What’s a boy to do?August 27, 2013
Promed Durable Equip., Inc. v GEICO Ins., 2013 NY Slip Op 23283 (App. Term 2d Dept. 2013)
(A) The insufficient rebuttal
“In support of the branch of its cross motion seeking summary judgment dismissing so much of the complaint as sought to recover upon a claim for supplies furnished to plaintiff’s assignor on December 16, 2008, defendant submitted a peer review report which set forth a factual basis and medical rationale for the doctor’s determination that there was a lack of medical necessity for these supplies, on the ground, among others, that these supplies were superfluous, given that the assignor had already been involved in a treatment plan which included physical therapy and rehabilitation, which treatment plan, the peer reviewer stated, was sufficient to restore the assignor to the assignor’s pre-accident comfort level. In opposition, plaintiff submitted an affirmation by a doctor which failed to meaningfully refer to, let alone rebut, this determination”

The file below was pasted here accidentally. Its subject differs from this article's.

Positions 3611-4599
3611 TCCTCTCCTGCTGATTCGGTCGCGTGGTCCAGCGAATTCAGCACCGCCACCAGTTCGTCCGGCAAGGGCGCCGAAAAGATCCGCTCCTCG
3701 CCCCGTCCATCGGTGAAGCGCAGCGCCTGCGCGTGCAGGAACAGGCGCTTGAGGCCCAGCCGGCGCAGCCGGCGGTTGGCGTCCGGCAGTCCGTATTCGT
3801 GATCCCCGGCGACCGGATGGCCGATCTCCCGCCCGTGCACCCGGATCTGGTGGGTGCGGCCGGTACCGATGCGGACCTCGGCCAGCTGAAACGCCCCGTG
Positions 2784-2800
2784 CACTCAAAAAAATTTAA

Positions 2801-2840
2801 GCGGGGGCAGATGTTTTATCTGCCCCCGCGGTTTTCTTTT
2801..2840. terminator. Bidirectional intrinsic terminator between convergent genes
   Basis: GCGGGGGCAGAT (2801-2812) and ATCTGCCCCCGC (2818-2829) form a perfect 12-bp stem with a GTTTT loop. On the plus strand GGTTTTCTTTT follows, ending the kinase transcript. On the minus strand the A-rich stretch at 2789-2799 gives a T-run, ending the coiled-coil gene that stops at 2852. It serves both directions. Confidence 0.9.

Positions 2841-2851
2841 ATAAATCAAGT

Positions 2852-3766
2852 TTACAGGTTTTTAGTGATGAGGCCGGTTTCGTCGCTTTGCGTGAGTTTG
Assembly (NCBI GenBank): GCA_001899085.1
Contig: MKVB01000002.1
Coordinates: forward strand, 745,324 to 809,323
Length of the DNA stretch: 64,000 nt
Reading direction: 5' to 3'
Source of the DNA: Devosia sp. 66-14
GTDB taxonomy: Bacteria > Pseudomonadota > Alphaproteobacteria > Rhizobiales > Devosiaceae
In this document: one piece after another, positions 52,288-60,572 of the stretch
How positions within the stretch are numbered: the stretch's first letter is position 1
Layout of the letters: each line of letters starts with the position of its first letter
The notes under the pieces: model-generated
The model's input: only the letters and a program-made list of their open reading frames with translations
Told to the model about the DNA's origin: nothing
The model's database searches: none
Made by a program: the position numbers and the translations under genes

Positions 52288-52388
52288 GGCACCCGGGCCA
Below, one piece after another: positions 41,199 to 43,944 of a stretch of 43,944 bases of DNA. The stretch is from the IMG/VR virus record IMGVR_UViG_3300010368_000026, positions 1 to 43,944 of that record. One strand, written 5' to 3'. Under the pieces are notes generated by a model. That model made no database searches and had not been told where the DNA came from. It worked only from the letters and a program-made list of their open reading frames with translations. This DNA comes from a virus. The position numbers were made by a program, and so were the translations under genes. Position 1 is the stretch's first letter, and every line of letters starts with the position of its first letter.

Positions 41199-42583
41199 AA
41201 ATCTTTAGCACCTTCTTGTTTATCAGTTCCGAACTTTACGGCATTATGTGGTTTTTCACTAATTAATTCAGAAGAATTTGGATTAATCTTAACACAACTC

(B) Errant Attorney
“In the instant case, the brief submitted on respondent’s behalf contained, among other things, pages denominated “Table of Authorities” and “Summary of the Argument” that merely state that these pages were “left blank intentionally.” The “Question Presented” stated only “WHAT’S A BOY TO DO?” The remainder of the respondent’s brief did not address the facts of this case or interpose any specific argument as to why the order from which defendant appealed should be affirmed. Based upon the above, and other statements in the respondent’s brief, we order Jonathan R. Vitarelli, Esq., Ilona Finkelshteyn, Esq., and counsel for defendant, to show cause why an order should or should not be made and entered imposing sanctions and costs, if any, against Jonathan R. Vitarelli, Esq., and Ilona Finkelshteyn, Esq.”
What’s a boy to do? Well, “Girls just want to have fun”.
(C) From another blogger out there: My Case